What if I have arthritis and a rotator cuff tear?

There is a solution to this combination of problems in a patient older than 60 years. A reverse shoulder replacement can restore function and remove pain from the arthritis. Some rotator cuff tears that are very large and have been present for more than a year cannot be repaired. Over time, a shoulder with a chronic tear will develop arthritis — this is known as “cuff tear arthropathy”.

Why is the reverse total shoulder replacement called “reverse”?

When a shoulder has arthritis and there is no functioning rotator cuff tear a reverse total shoulder is the best way to address the problem surgically. The “reverse” part of the total shoulder means that the hemispherical part of the implant is fixed to the glenoid, the shoulder blade side of the joint. In a normal shoulder, the hemispherical part of the shoulder is the top of the humerus bone. So when a reverse total shoulder is performed, the metallic hemisphere is put on the glenoid, and the plastic socket is put on the top of the humerus, creating a reversed orientation. This reverse is important because the mechanical pull of the deltoid can effectively work to lift the arm.

Knee FAQs with Dr. Shaw

My knee hurts, when should it be evaluated?

Most bruises and sprains of the knee will be healed and better after 1-2 weeks. If after two weeks walking and standing is still difficult or painful, visit your orthopedic specialist for an evaluation. Significant swelling and inability to walk requires a more immediate assessment.

My knee pops and clicks, what is causing these symptoms?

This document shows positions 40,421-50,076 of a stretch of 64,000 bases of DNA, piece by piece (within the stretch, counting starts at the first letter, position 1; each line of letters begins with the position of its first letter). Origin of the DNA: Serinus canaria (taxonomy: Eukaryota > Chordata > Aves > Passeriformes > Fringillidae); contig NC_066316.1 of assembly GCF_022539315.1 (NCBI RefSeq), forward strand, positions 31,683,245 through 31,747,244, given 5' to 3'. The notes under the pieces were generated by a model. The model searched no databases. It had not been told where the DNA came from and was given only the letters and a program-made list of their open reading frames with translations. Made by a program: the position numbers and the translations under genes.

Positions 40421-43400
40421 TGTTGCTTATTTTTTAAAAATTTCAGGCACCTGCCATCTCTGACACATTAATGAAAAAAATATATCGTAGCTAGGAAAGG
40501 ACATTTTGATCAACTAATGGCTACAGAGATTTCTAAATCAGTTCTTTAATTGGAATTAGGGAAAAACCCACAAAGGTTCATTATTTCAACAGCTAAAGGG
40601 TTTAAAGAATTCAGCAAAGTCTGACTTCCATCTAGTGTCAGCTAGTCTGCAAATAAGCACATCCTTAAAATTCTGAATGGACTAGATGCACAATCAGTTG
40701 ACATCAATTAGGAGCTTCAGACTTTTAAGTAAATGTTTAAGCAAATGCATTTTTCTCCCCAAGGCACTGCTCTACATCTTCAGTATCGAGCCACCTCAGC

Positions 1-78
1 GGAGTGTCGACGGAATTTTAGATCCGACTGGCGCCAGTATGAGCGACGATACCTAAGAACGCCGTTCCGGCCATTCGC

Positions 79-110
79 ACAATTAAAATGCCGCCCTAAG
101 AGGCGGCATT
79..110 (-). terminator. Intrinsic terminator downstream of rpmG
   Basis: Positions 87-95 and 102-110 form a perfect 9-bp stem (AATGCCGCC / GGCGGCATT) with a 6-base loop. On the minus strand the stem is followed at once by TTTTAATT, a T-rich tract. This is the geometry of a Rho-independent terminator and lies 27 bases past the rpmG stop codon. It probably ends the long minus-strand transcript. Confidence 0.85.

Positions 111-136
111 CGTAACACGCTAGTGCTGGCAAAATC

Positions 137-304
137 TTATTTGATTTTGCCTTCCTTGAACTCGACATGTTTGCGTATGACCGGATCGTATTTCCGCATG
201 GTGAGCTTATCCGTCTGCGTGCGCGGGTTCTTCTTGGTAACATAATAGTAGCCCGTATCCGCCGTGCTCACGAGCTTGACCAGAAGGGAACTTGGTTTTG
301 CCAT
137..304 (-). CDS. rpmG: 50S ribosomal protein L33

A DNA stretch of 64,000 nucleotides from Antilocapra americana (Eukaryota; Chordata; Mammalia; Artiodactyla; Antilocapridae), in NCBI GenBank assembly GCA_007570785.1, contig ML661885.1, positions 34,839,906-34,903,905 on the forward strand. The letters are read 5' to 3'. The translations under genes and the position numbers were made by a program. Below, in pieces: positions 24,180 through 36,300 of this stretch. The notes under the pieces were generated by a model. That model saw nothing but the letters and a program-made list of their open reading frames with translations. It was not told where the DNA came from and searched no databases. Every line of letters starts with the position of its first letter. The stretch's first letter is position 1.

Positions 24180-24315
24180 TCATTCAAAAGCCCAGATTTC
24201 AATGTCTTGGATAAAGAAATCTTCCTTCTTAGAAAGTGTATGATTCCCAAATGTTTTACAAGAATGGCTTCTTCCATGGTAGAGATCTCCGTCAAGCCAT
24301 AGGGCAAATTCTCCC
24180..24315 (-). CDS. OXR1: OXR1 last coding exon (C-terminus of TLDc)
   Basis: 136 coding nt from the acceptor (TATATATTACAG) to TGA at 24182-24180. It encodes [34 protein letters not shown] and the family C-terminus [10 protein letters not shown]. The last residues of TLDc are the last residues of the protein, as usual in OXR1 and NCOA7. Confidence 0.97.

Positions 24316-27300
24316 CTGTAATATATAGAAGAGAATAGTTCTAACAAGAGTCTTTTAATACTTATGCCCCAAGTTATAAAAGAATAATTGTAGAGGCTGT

Many healthy normal knees will have an occasional click from the soft tissues in the knee moving over the bones. Even occasional, minor pain from these clicks is normal. If you experience pain when getting up from a chair or climbing a step, it is likely from the cartilage around the kneecap. Persistent clicking and grinding pain requires medical attention.

What is a meniscus tear?

The meniscus is a cartilage structure that is located between the knee bones (the femur and tibia). It acts like a shock absorber and helps to stabilize the knee. Because the meniscus is a fibrocartilage which is a soft, rubbery tissue, it often tears with twisting or impact injuries. Sometimes, routine wear and tear that comes with age can cause a tear to develop slowly. A meniscus tear is one of the most common knee injuries. The torn meniscus will irritate the surfaces of the knee, typically causing pain and swelling. Many times, the pain is located on the inside (medial region) and back of the knee.

 

What is a knee arthroscopy?

A knee arthroscopy, sometimes called a knee scope, is minimally invasive surgery that looks into the knee with a small camera called an arthroscope. Usually, two small incisions are made in the front of the knee while the patient is under general anesthesia. Using the arthroscope, various surgical procedures can be done to fix tears or reconstruct a ligament. Meniscal tears and ACL tears are the most common reasons to have a knee arthroscopy.

Will my meniscus tear be repaired or removed?

The vast majority of meniscal tears are simply trimmed out of the knee so that the catching and locking symptoms are resolved. The reason for removal depends on the nature and location of the tear. Additionally, the meniscal tissue has very little capacity to heal, so it is oftentimes best to remove it. However, it is not always removed. The decision to either repair or remove the meniscus would be made in surgery by your orthopedic surgeon. Meniscus repairs will require longer rest and therapy than removals. In order to be eligible for a meniscus repair, the patient should be younger than 30 years old and the tear should be located on the periphery of the meniscus where there is increased blood supply.

How long is recovery after a knee arthroscopy for meniscus tear?

The recovery time for a knee arthroscopy depends on the amount of damage in the knee and what procedures were performed. Menisectomy, or meniscus removal, will generally need 4-6 weeks to feel about 80-90% normal. A meniscus repair often requires crutches and a knee brace for 4-6 weeks followed by another 6 weeks of physical therapy. However, the recovery length varies from patient to patient. Ultimately, the length of time for recovery can be better estimated by your surgeon after the surgery is completed.